Accepting responsibility for your relationship and imparting that to your loved one can happen in many ways.

It might look like saying, "I understand I’m difficult to approach when I’m in a bad mood, and that this causes you to withdraw, even if what I truly want is closeness."


Or, it can be, "I feel upset when you don’t want sex and because I was never taught how to deal with sadness, I turn to anger instead and lash out at you. I’m sorry."

The above examples take into account both of your reactions and why you believe they happen. They give your partner a chance to understand your behavior and to understand how their behavior affects you.

When you accept part of the blame and take responsibility, you help your partner do the same.

This is a great way to communicate unhappiness in a relationship — and how to turn it into a moment of connection.

RELATED: 5 Social Media Habits That Signal Your Partner Is Unhappy In Your Relationship


4. Do it face to face.

When you experience difficulties in your relationship, it can be tempting to communicate this via text or email. While this is not a bad idea, it’s not usually a great one.

Oftentimes, you do this to avoid emotional intensity or connection — the very thing you perhaps need to experience with your partner in order to feel happy and satisfied.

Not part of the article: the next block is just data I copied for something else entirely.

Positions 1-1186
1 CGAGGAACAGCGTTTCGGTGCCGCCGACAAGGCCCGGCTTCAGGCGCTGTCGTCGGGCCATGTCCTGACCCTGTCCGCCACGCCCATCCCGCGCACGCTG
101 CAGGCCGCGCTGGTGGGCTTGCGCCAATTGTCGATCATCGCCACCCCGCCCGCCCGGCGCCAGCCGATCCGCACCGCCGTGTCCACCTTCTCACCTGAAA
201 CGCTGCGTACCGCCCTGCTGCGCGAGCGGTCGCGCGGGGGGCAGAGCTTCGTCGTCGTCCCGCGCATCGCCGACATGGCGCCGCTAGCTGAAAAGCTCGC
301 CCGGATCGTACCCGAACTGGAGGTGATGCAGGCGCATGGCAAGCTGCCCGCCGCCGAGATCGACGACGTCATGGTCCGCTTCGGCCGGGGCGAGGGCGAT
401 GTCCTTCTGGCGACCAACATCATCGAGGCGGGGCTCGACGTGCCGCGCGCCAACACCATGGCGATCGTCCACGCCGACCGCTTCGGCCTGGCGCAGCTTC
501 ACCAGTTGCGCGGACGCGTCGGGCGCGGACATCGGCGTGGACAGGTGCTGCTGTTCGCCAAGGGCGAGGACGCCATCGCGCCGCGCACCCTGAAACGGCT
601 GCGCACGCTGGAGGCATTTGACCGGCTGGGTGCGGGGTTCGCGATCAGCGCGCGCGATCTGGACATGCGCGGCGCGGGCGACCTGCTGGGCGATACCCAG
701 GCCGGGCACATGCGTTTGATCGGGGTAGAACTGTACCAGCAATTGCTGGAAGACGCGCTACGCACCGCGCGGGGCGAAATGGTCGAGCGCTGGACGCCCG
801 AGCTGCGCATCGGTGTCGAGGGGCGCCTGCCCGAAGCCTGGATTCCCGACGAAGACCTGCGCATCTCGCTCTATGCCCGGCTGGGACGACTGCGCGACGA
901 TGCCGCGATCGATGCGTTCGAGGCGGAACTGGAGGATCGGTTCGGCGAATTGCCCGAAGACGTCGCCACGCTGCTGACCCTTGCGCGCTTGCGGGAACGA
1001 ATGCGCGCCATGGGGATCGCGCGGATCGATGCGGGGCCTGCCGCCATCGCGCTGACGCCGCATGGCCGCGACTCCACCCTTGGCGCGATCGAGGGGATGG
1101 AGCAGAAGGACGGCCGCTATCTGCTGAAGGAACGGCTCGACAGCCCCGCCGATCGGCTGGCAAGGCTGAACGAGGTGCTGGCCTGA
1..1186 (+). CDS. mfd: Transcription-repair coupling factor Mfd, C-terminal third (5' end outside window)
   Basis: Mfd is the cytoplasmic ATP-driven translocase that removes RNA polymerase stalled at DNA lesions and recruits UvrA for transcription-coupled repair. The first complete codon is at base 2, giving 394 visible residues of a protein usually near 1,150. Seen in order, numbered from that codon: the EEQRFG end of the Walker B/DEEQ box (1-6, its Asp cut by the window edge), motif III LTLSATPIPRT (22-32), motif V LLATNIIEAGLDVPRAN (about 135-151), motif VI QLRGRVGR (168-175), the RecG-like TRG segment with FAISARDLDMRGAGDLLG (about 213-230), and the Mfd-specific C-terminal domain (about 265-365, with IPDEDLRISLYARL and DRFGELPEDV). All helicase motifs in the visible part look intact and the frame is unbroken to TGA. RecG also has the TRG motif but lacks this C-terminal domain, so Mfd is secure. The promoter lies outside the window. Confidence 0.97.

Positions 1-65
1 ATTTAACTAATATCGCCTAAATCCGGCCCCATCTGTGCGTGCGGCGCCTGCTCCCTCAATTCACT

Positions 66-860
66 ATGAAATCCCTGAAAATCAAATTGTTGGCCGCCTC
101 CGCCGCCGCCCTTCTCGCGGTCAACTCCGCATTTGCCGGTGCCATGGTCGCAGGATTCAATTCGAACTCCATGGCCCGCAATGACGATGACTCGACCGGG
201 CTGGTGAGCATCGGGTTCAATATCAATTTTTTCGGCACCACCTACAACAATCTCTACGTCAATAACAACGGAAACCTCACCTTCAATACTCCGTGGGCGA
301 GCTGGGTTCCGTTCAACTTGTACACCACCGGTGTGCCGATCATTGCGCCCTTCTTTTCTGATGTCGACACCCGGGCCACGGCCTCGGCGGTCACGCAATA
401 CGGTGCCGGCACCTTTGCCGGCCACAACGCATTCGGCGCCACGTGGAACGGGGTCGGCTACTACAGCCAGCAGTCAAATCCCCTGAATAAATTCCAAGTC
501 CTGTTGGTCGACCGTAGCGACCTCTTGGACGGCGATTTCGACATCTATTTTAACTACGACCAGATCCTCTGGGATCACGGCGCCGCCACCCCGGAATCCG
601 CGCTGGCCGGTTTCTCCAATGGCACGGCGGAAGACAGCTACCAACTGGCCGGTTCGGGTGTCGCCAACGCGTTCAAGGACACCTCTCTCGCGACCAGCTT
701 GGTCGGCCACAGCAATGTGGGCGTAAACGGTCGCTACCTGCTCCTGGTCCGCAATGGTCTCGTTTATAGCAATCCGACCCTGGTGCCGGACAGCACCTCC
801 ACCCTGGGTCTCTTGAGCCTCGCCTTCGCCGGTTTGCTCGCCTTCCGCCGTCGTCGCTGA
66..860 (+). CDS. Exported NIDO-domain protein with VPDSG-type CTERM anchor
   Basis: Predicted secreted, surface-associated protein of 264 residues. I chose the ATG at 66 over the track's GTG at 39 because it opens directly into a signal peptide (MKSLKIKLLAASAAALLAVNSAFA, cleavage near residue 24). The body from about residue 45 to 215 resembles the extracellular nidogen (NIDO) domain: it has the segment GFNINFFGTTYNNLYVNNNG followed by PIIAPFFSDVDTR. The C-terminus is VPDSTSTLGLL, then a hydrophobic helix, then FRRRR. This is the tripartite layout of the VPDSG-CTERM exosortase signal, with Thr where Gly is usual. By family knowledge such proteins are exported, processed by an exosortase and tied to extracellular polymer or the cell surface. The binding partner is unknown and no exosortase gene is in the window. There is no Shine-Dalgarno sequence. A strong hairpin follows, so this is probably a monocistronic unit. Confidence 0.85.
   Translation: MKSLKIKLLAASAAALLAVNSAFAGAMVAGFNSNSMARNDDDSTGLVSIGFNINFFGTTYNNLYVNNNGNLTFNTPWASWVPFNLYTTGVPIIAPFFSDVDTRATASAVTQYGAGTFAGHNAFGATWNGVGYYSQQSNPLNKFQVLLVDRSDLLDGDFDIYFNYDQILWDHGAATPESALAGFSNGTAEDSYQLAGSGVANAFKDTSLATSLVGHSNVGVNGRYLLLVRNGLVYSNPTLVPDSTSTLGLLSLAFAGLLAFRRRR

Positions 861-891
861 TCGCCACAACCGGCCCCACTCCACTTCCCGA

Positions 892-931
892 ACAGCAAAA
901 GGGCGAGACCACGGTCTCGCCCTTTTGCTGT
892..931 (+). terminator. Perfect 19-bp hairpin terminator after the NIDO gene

Texting your partner your annoyances about their reluctance to clean or their low libido might feel easier in the moment. You might be relieved that you’re able to avoid head-on conflict.

But, more often than not, communicating via text about something serious and potentially hurtful leads to more conflict down the line.


Your partner hears so much more than just the content alone. It’s the way you say what you say, both with your tone of voice and body language. They both help your partner understand what you're feeling and what you want.

When you're face to face, you can more easily gauge your partner’s reaction and tailor what you say so that your words perhaps hurt less or are heard more clearly.

Even if you're communicating something negative or difficult, doing it face to face can make the experience a more unifying one.


5. Do it more than once.

When communicating your unhappiness, you’ll want to make sure this isn’t a one-time thing.

This doesn’t mean you should tell your partner how unsatisfied you are every day — that’s more like a fast track to separation! It does, however, mean following up the conversation to see how things are going.

It means connecting about the issue at hand and how you’re both contributing to solving it.

Rarely have I seen couples where a problem is solved overnight or after one conversation. It takes time, dedication, and effort.

So don’t be surprised if you both fall off the wagon or get lost on the way — it’s all part of the process — and it’s OK.


It’s hard talking about problems, but if you want to stay in a relationship that you mostly enjoy, you need to learn how to communicate your unhappiness so your partner truly can hear you.

RELATED: 15 Signs You're In An Unhappy Marriage And It's Time For Something To Change

Leigh Norén is a therapist and writer who has been featured in Women's Health, Thrive Global, The Good Men Project, Elephant Journal, Glamour, and more.